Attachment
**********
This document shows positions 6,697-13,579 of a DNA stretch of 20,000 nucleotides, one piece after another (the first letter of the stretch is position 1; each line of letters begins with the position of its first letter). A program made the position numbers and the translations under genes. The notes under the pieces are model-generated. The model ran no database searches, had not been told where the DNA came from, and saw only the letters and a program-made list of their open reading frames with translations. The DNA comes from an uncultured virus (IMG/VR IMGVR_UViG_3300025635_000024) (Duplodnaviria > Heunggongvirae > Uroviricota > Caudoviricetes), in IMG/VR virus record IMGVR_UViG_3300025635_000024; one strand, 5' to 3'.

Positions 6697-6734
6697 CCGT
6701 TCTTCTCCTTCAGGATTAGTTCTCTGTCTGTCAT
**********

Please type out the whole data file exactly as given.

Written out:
This document shows positions 6,697-13,579 of a DNA stretch of 20,000 nucleotides, one piece after another (the first letter of the stretch is position 1; each line of letters begins with the position of its first letter). A program made the position numbers and the translations under genes. The notes under the pieces are model-generated. The model ran no database searches, had not been told where the DNA came from, and saw only the letters and a program-made list of their open reading frames with translations. The DNA comes from an uncultured virus (IMG/VR IMGVR_UViG_3300025635_000024) (Duplodnaviria > Heunggongvirae > Uroviricota > Caudoviricetes), in IMG/VR virus record IMGVR_UViG_3300025635_000024; one strand, 5' to 3'.

Positions 6697-6734
6697 CCGT
6701 TCTTCTCCTTCAGGATTAGTTCTCTGTCTGTCAT